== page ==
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his enjoyments, having, instead of wheat alone, or wine alone, the use of both wheat and wine.

9. Where the labor and expense of producing both commodities are known to both parties, bargains will generally be fair and equal. Where they are known to one party only, bargains will often be unequal, knowledge taking its advantage of ignorance.

10. Thus, he that carries one thousand bushels of wheat abroad to sell, may not probably obtain so great a profit thereon, as if he had first turned the wheat into manufactures, by subsisting therewith the workmen while producing those manufactures; since there are many expediting and facilitating methods of working, not generally known; and strangers to the manufactures, though they know pretty well the expense of raising wheat, are unacquainted with those short methods of working, and, thence being apt to suppose more labor employed in the manufactures than there really is, are more easily imposed on in their value, and induced to allow more for them than they are honestly worth.*

11. Thus the advantage of having manufactures in a country does not consist, as is commonly supposed, in their highly advancing the value of rough materials,

* The reasons for paying a price are not founded merely upon a computation of the expense of production. A general knowledge of the expense of producing a bushel of corn does not prevent the producer from demanding and the consumer from paying a higher price, when the article is scarce; nor the consumer from offering and the producer from accepting a lower price, when it is plenty. A proposition bearing a near affinity to that stated in the text seems to be true, namely, that those things which are of general production and habitual consumption, like the common agricultural products, are more likely to bear a market price near to the cost of production, than things of less common production and less regular use, as the article of lace, mentioned in the next section. It may also be generally the case, that the greater the distance of the place of consumption from that of production, the longer an article is likely to be sold at a great profit, since the operation of competition, in bringing down the price, is likely to b slower.-W. PHILLIPS.

of which they are formed; since, though six pennyworth of flax may be worth twenty shillings when worked into lace, yet the very cause of its being worth twenty shillings is, that, besides the flax, it has cost nineteen shillings and sixpence in subsistence to the manufacturer. But the advantage of manufactures is, that under their shape provisions may be more easily carried to a foreign market; and, by their means, our traders may more easily cheat strangers.* Few, where it is not made, are judges of the value of lace. The importer may demand forty, and perhaps get thirty, shillings for that which cost him but twenty.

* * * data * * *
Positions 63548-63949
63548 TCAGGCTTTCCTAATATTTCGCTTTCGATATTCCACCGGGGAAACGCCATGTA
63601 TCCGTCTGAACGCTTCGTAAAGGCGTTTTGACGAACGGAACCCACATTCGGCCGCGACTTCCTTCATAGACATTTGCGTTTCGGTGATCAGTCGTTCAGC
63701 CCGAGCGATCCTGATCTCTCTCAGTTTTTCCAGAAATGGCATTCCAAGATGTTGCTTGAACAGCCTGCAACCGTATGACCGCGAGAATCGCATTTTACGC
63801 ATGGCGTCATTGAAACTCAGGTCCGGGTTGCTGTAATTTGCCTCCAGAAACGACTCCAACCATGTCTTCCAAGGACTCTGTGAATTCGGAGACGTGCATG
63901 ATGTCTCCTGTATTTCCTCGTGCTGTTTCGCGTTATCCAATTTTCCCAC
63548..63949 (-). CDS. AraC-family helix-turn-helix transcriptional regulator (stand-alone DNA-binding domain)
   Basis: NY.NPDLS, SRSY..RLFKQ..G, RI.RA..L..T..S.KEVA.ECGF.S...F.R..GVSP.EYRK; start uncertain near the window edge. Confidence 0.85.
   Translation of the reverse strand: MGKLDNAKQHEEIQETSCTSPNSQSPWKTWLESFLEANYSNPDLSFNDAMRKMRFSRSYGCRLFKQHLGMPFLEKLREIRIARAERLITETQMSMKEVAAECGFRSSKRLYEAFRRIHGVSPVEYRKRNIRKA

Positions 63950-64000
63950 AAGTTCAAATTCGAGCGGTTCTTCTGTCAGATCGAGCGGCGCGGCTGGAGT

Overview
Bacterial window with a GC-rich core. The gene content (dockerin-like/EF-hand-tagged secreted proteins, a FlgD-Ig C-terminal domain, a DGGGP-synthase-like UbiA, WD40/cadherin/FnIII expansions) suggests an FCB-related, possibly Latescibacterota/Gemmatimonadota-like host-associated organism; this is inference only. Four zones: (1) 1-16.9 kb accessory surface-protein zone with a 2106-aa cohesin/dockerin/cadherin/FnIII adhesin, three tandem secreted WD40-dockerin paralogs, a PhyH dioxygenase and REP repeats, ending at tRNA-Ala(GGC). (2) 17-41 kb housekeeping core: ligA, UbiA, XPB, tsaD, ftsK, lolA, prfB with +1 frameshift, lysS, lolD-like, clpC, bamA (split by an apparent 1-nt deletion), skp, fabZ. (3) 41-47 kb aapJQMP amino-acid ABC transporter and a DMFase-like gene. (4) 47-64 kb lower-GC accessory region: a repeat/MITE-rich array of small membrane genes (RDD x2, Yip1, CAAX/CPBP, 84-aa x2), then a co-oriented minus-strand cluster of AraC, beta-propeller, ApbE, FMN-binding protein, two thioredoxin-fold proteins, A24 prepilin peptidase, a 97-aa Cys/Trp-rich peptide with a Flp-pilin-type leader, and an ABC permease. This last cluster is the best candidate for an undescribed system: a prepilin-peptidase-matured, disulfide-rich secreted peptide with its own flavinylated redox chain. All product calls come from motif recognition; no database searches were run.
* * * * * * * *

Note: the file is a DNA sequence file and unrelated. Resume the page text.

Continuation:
12. Finally, there seem to be but three ways for a nation to acquire wealth. The first is by war, as the Romans did, in plundering their conquered neighbours. This is robbery. The second by commerce, which is generally cheating. The third by agriculture, the only honest way, wherein man receives a real increase of the seed thrown into the ground, in a kind of continual miracle, wrought by the hand of God in his favor, as a reward for his innocent life and his virtuous industry.

* Franklin does not, probably, intend to be literally understood as recommending a system of defrauding foreigners; the benefit he proposes from manufactures does not, by any means, amount to this. Nobody considers it cheating to obtain from a domestic purchaser more for a thing than it costs the vender to make it. The most scrupulous mercantile morality does not proscribe profits. The author has elsewhere stated, that gain is the great motive of commerce. He can only mean what he has elsewhere stated, that the nation exporting manufactures has the means of carrying on a more profitable foreign trade, which it may do as long as there are few competitors in effecting sales. But the other reason mentioned immediately before, in favor of exporting manufactures, namely, that it gives an opportunity of exporting the products of more labor, is of much greater importance than the chance of making extraordinary profits; a chance which has been very much diminished by the diffusion of the manufacturing arts, since this article was written. — W. PHILLIPS.





AUGUST 29, 1771.

THE Country, called in the maps New Zealand, has been discovered, by the Endeavour, to be two islands, together as large as Great Britain; these islands, named Acpy-nomawée and Tovy-poennammoo, are inhabited by a brave and generous race, who are destitute of corn, fowls, and all quadrupeds, except dogs.